The $120,000 superannuation gender gap

November 10, 2017
Women who retired in 2016 had an average super balance of $157,000, while men had an average balance of $271,000.

The Association of Superannuation Funds of Australia (ASFA) has reported a huge disparity in the superannuation that women retire on compared with men.

Last year, the mean superannuation balance for women across all age groups – from workers just starting out to retirees – was $68,000, compared with $112,000 for men.

Women who retired in 2016 had an average super balance of $157,000, while men had an average balance of $271,000.

While the gap is beginning to close, it is doing so at a snail’s pace. Super balances for women have jumped 53% in the past two years. For men, the rise has been 35%.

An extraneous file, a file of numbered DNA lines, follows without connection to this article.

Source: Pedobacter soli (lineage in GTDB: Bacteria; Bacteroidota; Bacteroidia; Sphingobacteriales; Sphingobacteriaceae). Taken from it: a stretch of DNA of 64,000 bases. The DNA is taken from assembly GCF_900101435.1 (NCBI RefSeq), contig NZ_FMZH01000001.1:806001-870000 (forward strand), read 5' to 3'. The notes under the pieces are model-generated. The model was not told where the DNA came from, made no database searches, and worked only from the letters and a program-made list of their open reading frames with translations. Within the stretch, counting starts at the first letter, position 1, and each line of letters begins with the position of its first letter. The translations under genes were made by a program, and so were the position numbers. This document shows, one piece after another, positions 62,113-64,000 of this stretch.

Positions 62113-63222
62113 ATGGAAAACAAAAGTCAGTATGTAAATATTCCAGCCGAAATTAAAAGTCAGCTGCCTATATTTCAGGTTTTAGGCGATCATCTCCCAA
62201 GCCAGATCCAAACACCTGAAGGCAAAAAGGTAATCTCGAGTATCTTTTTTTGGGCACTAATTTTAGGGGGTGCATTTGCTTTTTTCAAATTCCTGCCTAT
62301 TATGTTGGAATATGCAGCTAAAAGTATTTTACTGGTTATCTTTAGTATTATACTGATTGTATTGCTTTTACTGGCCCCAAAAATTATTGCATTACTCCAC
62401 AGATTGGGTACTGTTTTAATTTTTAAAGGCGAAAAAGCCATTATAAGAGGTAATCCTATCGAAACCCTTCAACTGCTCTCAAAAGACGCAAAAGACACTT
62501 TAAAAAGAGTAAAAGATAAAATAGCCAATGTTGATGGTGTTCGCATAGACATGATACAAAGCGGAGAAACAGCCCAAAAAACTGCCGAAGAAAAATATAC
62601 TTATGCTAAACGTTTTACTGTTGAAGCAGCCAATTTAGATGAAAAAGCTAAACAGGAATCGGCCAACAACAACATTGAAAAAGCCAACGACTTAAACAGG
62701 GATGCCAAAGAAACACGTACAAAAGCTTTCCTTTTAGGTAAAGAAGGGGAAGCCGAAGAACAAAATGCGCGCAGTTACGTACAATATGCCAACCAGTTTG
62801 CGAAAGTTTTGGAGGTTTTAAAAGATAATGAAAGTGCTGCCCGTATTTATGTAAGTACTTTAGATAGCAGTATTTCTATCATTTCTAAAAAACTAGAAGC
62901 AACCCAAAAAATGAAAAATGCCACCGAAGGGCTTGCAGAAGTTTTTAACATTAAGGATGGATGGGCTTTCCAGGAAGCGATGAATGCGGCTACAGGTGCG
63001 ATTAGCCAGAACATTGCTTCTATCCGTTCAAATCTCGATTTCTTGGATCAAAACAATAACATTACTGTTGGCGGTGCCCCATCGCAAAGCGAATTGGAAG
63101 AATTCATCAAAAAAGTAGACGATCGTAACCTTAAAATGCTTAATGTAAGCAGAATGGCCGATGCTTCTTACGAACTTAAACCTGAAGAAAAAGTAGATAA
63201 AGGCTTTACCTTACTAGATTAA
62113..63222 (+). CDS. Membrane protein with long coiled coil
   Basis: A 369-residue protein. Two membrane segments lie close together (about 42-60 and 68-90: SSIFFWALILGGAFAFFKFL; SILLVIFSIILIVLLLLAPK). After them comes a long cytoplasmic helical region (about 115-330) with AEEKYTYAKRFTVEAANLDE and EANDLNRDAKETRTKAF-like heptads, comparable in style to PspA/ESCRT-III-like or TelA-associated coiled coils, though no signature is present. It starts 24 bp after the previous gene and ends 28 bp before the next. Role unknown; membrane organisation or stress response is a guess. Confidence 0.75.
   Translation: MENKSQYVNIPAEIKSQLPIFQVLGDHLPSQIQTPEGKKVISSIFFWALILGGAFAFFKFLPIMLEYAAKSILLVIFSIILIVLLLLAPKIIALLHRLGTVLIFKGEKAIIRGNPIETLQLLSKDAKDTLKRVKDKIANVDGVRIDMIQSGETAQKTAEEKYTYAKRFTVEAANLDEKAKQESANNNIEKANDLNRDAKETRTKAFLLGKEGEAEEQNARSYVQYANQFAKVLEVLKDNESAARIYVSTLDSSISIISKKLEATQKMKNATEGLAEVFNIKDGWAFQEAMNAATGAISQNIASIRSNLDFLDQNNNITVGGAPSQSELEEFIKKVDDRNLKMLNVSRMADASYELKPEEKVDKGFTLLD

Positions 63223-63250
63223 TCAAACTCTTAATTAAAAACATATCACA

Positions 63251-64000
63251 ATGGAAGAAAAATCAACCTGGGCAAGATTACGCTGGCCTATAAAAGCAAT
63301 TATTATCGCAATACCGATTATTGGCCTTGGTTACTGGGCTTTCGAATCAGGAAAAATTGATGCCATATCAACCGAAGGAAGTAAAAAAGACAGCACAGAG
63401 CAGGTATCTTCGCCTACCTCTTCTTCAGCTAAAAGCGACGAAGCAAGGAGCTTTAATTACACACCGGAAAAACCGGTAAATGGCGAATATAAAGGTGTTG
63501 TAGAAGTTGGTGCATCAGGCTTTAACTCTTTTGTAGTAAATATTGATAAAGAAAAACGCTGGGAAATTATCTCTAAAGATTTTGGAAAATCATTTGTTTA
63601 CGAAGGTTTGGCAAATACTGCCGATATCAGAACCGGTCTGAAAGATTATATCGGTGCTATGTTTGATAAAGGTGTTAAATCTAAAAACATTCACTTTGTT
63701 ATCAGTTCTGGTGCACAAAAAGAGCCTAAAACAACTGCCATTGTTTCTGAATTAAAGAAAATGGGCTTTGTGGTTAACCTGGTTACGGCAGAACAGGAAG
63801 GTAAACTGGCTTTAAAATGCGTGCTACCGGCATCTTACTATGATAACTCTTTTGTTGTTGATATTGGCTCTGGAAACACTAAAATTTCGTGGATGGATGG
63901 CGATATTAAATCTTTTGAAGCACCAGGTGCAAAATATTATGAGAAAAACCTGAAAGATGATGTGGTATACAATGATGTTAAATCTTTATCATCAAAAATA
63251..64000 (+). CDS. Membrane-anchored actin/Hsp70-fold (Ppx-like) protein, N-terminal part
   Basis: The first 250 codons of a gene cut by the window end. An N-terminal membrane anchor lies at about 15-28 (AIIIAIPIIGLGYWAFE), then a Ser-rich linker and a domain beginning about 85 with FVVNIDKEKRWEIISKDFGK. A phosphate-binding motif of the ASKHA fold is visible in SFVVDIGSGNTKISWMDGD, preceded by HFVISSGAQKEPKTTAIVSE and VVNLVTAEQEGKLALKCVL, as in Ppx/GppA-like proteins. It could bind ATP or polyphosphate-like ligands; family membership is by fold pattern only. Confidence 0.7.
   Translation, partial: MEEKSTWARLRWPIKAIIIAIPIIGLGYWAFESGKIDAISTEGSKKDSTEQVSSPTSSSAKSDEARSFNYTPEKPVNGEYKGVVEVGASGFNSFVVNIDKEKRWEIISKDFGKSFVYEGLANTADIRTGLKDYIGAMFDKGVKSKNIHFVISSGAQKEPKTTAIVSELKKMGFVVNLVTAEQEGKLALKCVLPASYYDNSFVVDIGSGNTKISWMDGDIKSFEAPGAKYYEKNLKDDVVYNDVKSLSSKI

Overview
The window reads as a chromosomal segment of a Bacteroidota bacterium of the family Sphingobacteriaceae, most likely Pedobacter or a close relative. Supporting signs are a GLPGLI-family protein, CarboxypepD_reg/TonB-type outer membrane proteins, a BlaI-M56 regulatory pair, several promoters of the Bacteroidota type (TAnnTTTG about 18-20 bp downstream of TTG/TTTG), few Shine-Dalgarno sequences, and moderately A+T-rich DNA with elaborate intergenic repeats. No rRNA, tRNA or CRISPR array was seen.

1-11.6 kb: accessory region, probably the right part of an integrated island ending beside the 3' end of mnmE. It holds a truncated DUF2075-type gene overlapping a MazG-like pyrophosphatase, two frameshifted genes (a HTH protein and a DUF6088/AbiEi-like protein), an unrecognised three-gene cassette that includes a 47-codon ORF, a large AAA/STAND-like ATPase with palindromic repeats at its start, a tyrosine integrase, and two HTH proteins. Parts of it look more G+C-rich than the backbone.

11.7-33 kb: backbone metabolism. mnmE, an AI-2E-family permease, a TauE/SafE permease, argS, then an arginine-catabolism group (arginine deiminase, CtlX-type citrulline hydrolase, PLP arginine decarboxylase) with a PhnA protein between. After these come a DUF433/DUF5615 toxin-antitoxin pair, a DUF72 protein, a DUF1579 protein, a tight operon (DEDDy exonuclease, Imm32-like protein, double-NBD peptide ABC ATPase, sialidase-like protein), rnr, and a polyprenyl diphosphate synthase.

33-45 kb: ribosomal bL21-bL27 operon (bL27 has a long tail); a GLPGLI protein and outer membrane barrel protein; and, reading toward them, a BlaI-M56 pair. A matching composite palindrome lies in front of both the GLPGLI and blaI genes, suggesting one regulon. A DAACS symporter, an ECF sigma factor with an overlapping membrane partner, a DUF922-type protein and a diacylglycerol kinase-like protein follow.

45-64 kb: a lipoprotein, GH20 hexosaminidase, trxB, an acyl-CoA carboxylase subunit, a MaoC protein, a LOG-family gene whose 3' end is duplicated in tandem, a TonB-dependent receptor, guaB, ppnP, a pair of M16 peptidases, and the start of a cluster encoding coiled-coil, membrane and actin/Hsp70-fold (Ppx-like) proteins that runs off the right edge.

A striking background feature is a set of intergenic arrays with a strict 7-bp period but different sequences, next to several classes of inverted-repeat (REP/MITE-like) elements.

The results show that superannuation is not nearly enough to live on for men or women, but women suffer most in retirement, with an average $120,000 less in super.

The figures expose the reality of women’s lives as both workers and homemakers. Women are expected to put their working lives on hold to rear children and care for the family, including elderly parents.

This often means that they work reduced hours or are taken out of the workforce entirely while men continue to work.

The effects of insufficient superannuation, rising rental costs and attacks on pensioners have led to a new crisis of homelessness among elderly women.

A report by Homelessness Australia found that couch surfing among older women has almost doubled over the past four years. There has also been a similar rise in the number of older women sleeping in cars.

The superannuation system is broken.

An adequate national retirement “pension” should replace workplace and voluntary superannuation so that everyone can enjoy this entitlement commensurate with their individual needs and social responsibilities.

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